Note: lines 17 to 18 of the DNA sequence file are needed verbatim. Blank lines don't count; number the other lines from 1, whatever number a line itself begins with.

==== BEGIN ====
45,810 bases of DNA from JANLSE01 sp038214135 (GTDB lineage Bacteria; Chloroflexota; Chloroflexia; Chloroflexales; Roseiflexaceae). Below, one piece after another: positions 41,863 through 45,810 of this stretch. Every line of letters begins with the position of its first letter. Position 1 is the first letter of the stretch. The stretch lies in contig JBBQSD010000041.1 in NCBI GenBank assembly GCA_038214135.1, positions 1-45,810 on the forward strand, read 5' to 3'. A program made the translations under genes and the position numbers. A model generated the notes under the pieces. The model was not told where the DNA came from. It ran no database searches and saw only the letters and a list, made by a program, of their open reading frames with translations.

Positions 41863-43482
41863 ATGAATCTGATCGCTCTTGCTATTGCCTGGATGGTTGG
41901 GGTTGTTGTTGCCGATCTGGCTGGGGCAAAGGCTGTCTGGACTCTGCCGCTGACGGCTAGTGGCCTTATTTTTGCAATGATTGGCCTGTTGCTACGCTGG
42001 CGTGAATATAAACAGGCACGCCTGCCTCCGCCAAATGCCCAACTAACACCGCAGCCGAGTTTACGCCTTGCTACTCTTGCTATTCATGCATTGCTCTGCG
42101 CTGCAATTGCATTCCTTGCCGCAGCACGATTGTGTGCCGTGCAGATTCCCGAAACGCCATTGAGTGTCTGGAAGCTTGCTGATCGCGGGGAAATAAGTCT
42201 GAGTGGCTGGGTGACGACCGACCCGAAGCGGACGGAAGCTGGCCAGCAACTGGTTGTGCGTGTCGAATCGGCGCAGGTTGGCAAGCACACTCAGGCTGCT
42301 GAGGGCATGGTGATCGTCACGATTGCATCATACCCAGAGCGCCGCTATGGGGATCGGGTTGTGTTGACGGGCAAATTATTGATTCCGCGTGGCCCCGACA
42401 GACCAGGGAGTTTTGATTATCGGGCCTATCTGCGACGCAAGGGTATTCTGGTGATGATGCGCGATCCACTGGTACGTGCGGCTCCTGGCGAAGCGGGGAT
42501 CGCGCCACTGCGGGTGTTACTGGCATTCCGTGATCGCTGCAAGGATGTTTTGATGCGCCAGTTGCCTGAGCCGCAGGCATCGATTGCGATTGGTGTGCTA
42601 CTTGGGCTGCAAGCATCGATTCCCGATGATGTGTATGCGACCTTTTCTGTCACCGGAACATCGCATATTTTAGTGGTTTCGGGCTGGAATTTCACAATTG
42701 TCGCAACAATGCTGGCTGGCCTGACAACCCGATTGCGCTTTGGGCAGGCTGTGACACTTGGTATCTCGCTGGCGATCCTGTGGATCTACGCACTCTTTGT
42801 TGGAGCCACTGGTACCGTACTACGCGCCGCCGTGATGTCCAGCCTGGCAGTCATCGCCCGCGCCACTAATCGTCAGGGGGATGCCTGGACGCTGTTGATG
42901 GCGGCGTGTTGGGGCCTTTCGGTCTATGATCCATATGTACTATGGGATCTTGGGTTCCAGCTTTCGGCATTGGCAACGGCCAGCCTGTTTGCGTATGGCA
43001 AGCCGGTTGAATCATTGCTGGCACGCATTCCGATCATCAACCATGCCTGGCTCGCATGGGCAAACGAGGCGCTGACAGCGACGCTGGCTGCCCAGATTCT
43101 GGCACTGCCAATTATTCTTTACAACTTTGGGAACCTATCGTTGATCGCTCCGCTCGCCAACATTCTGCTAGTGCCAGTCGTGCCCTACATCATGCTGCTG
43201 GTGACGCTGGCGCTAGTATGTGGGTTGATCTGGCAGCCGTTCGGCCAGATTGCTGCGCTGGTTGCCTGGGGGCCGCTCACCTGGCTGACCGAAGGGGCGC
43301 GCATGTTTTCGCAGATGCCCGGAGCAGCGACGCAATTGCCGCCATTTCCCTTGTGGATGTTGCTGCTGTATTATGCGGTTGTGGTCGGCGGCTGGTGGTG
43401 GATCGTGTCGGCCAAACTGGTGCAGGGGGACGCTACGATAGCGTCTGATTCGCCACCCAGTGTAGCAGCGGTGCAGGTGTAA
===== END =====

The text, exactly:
43201 GTGACGCTGGCGCTAGTATGTGGGTTGATCTGGCAGCCGTTCGGCCAGATTGCTGCGCTGGTTGCCTGGGGGCCGCTCACCTGGCTGACCGAAGGGGCGC
43301 GCATGTTTTCGCAGATGCCCGGAGCAGCGACGCAATTGCCGCCATTTCCCTTGTGGATGTTGCTGCTGTATTATGCGGTTGTGGTCGGCGGCTGGTGGTG